AWARD WINNING RESTORATION
Swanke Hayden Connell Architects
JLG Architectural Products, LLC
Window Design Consultation
Bill Wilder, Graham Architectural Products, Director of Technical Sales
Restore luster and architectural integrity to two of New York City’s original “skyscrapers” through the historical replication of original windows.
Hybrid Series 2500 and 7500
Two of New York’s pioneering “skyscrapers”, now attached and combined as one internally, posed unique challenges. In one of the buildings, the architects had none of the original windows to work with. Nor were there any good photos of those original windows. And on one of the floors in that particular building, the windows had to meet hurricane impact standards. Finally, all of the windows in the entire project had to be approved by the New York City Landmark Preservation Conservancy.
“With Graham, it’s almost as if I have an office inside of the factory. I can come in and go over design issues with the Graham design team on short notice. Key people are assigned to us and are accessible throughout the design phase: I don’t have to go through 10 layers of bureaucracy. To me, that’s key.”
Jeff Good, Owner, JLG Architectural Products, LLC
LONG ROAD TO GLORY
For four decades, The New York Landmarks Conservancy has been at the forefront of efforts to preserve, restore, and reuse New York City’s wonderful architectural legacy. And each year, the Conservancy recognizes the City’s most outstanding efforts with the Lucy G. Moses Preservation Awards.
The Moses Awards – called the “Preservation Oscars” – are named for the dedicated New Yorker whose generosity benefited the City for over 50 years.
More than 500 people packed Vanderbilt Hall at Grand Central Terminal to recognize the 2013 Moses Award winners from across the City. Among the honored projects was the Home Life Insurance Company Building, a project that featured Graham Architectural Products (GAP) in a starring role.
The Home Life Insurance Building actually consists of two structures, both completed in August of 1894.
The original Home Life Insurance building, located at 253 Broadway, now houses the Mayor’s staff on its eighth floor, as well as numerous other city departments. At 16 stories, it was, in its day, among the world’s tallest buildings.
Standing beside it on the corner just south is the former Postal Telegraph Company building. At 12 stories, this 256 Broadway structure was also tall for its time.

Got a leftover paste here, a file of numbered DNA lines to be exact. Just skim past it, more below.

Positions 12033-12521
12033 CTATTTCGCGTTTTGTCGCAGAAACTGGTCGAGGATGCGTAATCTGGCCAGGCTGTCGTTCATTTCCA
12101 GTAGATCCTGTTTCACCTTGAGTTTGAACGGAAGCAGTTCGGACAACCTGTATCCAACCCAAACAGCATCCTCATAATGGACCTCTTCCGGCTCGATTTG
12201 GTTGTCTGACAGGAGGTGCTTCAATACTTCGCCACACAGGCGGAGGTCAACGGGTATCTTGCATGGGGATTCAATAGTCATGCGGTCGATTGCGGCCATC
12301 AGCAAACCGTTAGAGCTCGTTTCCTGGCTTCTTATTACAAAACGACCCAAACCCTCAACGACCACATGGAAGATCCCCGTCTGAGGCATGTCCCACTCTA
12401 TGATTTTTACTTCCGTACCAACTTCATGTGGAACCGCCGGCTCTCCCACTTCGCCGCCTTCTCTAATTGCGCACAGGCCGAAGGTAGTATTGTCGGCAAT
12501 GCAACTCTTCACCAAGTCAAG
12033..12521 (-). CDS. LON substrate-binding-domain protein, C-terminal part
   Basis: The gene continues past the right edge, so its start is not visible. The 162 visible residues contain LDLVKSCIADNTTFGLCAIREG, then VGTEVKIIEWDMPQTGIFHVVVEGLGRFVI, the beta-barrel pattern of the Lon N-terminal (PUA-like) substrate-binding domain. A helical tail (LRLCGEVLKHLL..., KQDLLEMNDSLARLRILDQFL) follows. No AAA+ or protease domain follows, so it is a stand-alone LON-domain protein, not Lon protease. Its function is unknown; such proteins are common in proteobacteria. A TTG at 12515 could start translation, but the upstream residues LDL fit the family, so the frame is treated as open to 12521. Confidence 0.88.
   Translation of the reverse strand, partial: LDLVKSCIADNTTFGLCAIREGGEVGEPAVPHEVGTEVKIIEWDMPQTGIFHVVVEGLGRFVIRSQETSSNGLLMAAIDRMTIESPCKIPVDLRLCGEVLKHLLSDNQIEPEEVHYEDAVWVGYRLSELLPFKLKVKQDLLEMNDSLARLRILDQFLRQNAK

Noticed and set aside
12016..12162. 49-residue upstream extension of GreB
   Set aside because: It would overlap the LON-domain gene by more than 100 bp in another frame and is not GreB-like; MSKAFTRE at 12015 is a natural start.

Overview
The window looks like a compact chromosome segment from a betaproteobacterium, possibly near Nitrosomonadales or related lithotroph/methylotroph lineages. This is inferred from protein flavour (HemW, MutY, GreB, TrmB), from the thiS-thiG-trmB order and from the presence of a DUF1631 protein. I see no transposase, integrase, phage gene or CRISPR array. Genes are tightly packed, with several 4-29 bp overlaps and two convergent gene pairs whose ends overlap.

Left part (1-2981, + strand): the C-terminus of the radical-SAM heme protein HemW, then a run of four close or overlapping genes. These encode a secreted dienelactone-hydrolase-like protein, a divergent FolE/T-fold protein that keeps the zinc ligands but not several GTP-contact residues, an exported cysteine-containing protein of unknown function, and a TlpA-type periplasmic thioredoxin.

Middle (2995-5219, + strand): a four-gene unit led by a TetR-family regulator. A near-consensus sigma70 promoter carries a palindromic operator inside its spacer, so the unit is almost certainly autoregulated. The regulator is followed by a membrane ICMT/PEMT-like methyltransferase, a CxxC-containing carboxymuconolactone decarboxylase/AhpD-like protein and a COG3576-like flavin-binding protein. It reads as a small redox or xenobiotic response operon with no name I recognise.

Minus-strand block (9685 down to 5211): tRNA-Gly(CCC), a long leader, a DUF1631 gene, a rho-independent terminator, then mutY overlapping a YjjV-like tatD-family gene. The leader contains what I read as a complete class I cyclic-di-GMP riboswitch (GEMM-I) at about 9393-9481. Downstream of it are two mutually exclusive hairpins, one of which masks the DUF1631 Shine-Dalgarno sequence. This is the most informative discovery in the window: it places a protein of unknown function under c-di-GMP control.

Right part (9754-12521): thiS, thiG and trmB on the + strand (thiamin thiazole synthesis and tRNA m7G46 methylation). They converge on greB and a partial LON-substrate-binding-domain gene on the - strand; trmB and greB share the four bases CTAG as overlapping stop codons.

Home Life Insurance purchased this building in 1947 and connected the structures internally.
Restoring the different buildings provided separate and distinct challenges, but they shared a need for approval from the Landmarks Preservation Conservancy (LPC). And of the two, 253’s road to approval was more challenging.
The original windows had been replaced decades ago. Grainy old photographs appeared to show large double-hung windows with an oriel sash.
The assignment was to replicate that look with a different operation. Oh, and make sure the 8th floor’s windows meet the code for hurricane impact resistance.
Said Bill Wilder, GAP’s director of technical sales and a leading expert on historic rehabilitation, “Since it had these great big openings, we couldn't do the project with any type of double-hung window and meet both the code and their window cleaning requirements –no one could have – which they understood. So they wanted to try to do it with a tilt and turn window, which is like an in-swing casement type window, but that created challenges on a 7-foot wide opening.”
First, a seven-foot-wide by nine-foot-tall window can weigh as much as 400 pounds. And when that window is being asked to swing like a door and also tilt, all that weight can only be supported on a single corner. Second, even if the hardware capable of safely supporting such weight could be located, there was the practical issue of a seven foot window swinging into a room, necessitating the moving of everything in its way every time the window is cleaned.
Jeff Good, president of JLG Architectural Products, LLC, a leading contractor for custom architectural window projects, went back to his shop and came up with a working concept. Basically, they took a window that the company has successfully deployed in a number of New York City Schools, and modified it by incorporating a tilt and turn dual action window. Good then took that concept to Graham and together they worked on formalizing a solution.
“With Graham, it’s almost as if I have an office inside of the factory,” he said. “I can come in and go over design issues with the Graham design team on short notice. Key people are assigned to us and are accessible throughout the design phase: I don’t have to go through 10 layers of bureaucracy. To me, that’s key.”
The Graham/JGL team proposed a Hybrid 7500 Dual Action Series with a tilt-and-turn operator in the lower sash, and the 2500 Historical Double Hung Series. The LPC eventually agreed that this innovative combination of window types would recapture the historic look they desired, while meeting stringent code requirements.
Meanwhile, 256 had challenges of its own, but they too were overcome. Finding dies in the Graham archives enabled the team to match extrusion profiles. Plus, the team found a panning shape in the Graham archives that the Landmarks Preservation Commission felt sufficiently matched the original brick molding.
Good explained, “That’s one of the advantages of working with Graham. Because they have so much experience doing custom Landmark jobs, you are often able to utilize dies or extrusions that were used before. In this particular case, for the 256 building, we went back through archives of dies and were able to find profiles that were very similar to what we required. So from a budget standpoint, we didn’t have to produce a custom extrusion, which saved money and at the same time provided an excellent finished product.”